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Tooth Decay ... Otherwise called Dental Caries

What is tooth decay? What causes it? How does it develop? What are its risks? Can it be prevented? How is it treated? These are good questions and I dare say ones that we may think about but never really ask. CAUSETooth decay is actually an infectious disease. It is caused by bacteria that are present in the mouth. These bacteria can be transmitted from one person to another by sharing utensils and kissing to name two. The bacteria feed on carbohydrates in particular, and produce acids. The acid demineralizes the tooth surface and creates an avenue for the bacteria to grow into and invade the tooth. It's a little like worms in apples. They eat through the apple skin and can burrough down into the core. With time they can cause the apple to rot. When decay bacteria are left alone they behave in a similar manner, they multiply and can move right into the core or pulp of the tooth. This can lead to the need for root canal treatment or tooth extraction. It can also cause infection and abscess formation. Can you see the areas of decay in these teeth?
RISKSSome of the risks of not treating tooth decay are Pain, breakage of the tooth, loss of the tooth, infection which can spread to other parts of the body, abscess, and the nerve can die leading to the need for a root canal treatment.
As you can see above, when decay is not treated in a timely fashion, the bacteria can eat through the tooth until there is nothing left but the roots. PREVENTIONPrevention of tooth decay is multi-faceted. Diet: Sugar and carbohydrates are the main culprit. If you eat these frequently, the mouth doesn't alway have time to clear the sugar attack and neutralize the acid before the next onslaught and eventually the teeth lose the battle. Acidic foods eaten frequently can cause erosion of enamel and tooth structure and leave the tooth open for bacterial invasion. Homecare: Brush your teeth at least twice a day, floss at least once. Water irrigators such as the waterpik - water flosser, are very helpful as well. Fluoride in proper amounts have a protective effect against decay. Regular dental visits: Some people think that they don't have a dental problem until it hurts. Tooth pain is usually a sign that it is too late or a more advanced problem. Regular visits to the dentist enable the cavity to be detected early. This allows for very conservative repair, less time spent in the dental chair, less painful treatment, less cost, and most importantly you save tooth structure which helps you keep your teeth for your entire life. Treatment:When we discover decay early, we can place small tooth coloured fillings. These are virtually invisible, help keep the tooth strong, and usually don't require anesthetic. (freezing). If we are replacing older fillings, especially the old mercury metal fillings, the replacement is often more extensive, and so the options available are slightly different. That will be a topic for future postings.
As you can see by this photo of mercury fillings replaced with tooth coloured alternatives, not only is this more esthetic, but these restorations make your teeth stronger. As always I sign off Yours for Better Health, Dr. Marty Frankel, 5775 Yonge St., suite 1000, drmartyfrankel@rogers.com, 416-770-8526

A few statistics about sleep ... Did you know?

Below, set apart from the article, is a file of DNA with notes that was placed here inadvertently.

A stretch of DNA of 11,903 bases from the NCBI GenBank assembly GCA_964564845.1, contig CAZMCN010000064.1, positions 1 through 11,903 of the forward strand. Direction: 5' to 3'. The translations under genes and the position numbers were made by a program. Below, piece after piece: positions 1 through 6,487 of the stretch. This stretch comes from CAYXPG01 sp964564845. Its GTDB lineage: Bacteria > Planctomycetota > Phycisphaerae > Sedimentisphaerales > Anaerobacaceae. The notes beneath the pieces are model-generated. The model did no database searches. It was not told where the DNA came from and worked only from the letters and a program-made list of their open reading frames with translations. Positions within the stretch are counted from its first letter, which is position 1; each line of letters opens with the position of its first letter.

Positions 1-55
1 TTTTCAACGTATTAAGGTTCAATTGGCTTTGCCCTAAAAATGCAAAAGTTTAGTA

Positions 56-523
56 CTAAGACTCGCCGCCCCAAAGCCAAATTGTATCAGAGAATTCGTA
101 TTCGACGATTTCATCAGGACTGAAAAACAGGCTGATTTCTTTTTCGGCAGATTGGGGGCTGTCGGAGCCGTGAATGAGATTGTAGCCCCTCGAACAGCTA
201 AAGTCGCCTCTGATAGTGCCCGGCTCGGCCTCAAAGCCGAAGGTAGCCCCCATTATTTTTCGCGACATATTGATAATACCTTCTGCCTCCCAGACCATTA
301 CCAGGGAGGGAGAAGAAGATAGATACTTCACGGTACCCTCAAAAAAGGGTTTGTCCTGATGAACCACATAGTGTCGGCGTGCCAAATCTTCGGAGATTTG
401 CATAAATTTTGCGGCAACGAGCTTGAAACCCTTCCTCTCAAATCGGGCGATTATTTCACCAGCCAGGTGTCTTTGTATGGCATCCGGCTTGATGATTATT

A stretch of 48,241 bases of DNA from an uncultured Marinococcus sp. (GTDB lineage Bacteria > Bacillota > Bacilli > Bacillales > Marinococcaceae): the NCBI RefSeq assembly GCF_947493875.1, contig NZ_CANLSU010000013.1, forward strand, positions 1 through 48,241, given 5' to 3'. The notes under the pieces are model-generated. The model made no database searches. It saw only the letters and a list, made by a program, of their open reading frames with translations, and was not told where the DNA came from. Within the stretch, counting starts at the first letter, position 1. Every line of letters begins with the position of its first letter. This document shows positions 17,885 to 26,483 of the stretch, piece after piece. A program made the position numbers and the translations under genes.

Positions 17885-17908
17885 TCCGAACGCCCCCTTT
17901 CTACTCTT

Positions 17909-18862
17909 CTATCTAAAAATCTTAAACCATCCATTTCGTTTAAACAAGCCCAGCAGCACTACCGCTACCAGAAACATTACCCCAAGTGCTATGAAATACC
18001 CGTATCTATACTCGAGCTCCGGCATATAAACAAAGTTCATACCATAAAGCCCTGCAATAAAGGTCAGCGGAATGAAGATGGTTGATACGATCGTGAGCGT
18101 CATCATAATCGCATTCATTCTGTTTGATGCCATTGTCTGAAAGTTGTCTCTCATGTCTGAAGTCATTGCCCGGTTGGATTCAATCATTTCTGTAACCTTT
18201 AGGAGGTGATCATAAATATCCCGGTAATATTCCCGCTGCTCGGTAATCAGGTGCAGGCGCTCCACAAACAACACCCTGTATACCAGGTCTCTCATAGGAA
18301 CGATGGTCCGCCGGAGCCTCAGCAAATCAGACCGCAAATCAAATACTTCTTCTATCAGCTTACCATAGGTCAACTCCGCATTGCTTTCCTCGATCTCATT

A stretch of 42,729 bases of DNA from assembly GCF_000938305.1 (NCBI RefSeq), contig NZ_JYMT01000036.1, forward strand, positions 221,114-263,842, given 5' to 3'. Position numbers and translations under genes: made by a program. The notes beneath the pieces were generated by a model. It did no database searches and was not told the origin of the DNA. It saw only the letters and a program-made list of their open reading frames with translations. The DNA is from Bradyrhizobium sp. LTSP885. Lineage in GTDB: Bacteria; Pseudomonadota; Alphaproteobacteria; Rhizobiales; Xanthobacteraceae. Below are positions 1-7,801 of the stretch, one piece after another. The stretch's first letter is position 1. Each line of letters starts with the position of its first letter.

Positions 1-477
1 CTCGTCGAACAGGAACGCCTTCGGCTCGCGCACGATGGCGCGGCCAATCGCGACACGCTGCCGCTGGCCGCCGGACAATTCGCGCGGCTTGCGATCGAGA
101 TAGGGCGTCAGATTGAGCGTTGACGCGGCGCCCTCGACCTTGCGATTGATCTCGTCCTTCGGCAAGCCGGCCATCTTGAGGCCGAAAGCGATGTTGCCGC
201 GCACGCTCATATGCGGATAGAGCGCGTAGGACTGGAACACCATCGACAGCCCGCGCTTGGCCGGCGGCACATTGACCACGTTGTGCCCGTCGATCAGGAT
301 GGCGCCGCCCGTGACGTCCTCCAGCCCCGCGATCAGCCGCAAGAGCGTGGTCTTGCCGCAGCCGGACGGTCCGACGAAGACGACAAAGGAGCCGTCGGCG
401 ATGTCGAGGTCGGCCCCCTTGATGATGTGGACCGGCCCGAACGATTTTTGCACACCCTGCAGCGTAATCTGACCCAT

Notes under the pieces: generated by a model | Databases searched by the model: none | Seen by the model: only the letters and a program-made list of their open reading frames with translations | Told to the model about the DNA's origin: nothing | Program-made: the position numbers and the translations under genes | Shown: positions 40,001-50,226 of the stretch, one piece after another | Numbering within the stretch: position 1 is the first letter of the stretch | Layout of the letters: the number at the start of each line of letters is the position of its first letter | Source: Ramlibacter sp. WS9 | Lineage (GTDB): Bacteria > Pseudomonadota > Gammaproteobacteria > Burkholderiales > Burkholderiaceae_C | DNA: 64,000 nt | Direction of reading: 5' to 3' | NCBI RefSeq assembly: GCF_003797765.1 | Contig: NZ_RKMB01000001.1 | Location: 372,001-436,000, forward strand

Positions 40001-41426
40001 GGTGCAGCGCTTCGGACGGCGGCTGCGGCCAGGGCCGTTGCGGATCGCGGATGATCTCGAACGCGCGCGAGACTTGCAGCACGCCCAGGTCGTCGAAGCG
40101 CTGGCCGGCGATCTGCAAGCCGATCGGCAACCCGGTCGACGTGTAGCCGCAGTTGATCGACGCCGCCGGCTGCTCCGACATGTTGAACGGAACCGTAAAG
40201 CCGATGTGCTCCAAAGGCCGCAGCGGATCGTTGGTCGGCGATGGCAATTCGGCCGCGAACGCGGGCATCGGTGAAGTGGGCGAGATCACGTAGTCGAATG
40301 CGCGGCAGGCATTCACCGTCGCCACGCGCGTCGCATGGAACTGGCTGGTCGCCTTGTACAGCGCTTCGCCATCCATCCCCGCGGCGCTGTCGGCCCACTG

DIAGNOSIS OF SLEEP APNEA:Some people wonder why dentists are involved in the manangement of sleep apnea and why we might be at the front lines of discovering and referring people with sleep apnea to their medical doctors for further investigation. Sleep apnea in many ways is a disease of anatomy. Certain anatomic features can predispose people to developing sleep apnea. Did You Know* When the tongue does not have enough room between the teeth either due to the tongue being too large or the dental arches being too narrow, it must move back toward the throat to find room for itself. This can restrict air flow through the upper airway. When the tongue needs more room its sides often push against the teeth and indentations of the teeth can be seen on the sides of the tongue. This creates a scalloped appearance. When I see a scalloped tongue, I know there is a 70% likelihood that the person will have sleep apnea. * Sleep apnea if discovered in children can usually be cured. It cannot be cured once we become adult. At that point it can only be managed at best. * 33% of all fatal truck accidents are due to sleep deprivation. * Driving impairment is the same whether the driver is drunk or sleep deprived (sleep apnea can have this effect) * Studies have shown that the risk of motor vehicle accidents increases by 2 to 7 times when a person has sleep apnea. * 58% of people with Diabetes have sleep apnea. * 35% of people with high blood pressure have sleep apnea. * 50% of people with congestive heart failure have sleep apnea * Even mild sleep apnea poses health risks * Some risk factors for sleep apnea include ... Obesity 60-70% of people with sleep apnea are obese, Male gender, Increasing age, Family history of sleep apnea, alcohol or sedative use, bite problems (dentist's territory), smoking, endocrine (hormonal) and metabolic disorders * Some symptoms of sleep apnea include: ... Heavy snoring,- 90% of loud snorers have sleep apnea, Stop breathing in sleep and then "snort", High blood pressure, morning headaches, restless sleep, depression, severe anxiety, short term memory loss, tempermental behaviour, poor job perforkmance, imptoence, dry mouth upon awakening, mouth breathing, excessive daytime sleepiness. * Most people with sleep apnea have what is termed a forward head posture ( the head is postured forward of the body) * A high palatal vault (where the hard palate is) is 90% predictive of sleep apnea - this can be caused by mouth breathing * A retruded lower jaw or what might appear as a retruded chin predisposes a person to sleep apnea about 70% of the time I have seen marriages saved by treating sleep apnea. Not only does the person sleep more easily and peacefully, you will find it is much quieter too. When a person sleeps better, their mood is better and they are generally less grumpy. This alone has a huge impact not only on a person's marriage, but on their entire outlook on life. SERIOUS CONDITION: As you can see, sleep apnea is associated with many serious medical conditions. It is important to speak with you family doctor about this issue, especially if you feel that you are tired often, or you snore. It could save or prolong your life. Until next time ... Yours sincerely, Dr. Marty Frankel 416-770-8526 drmartyfrankel@rogers.com 5775 Yonge St., Suite 1000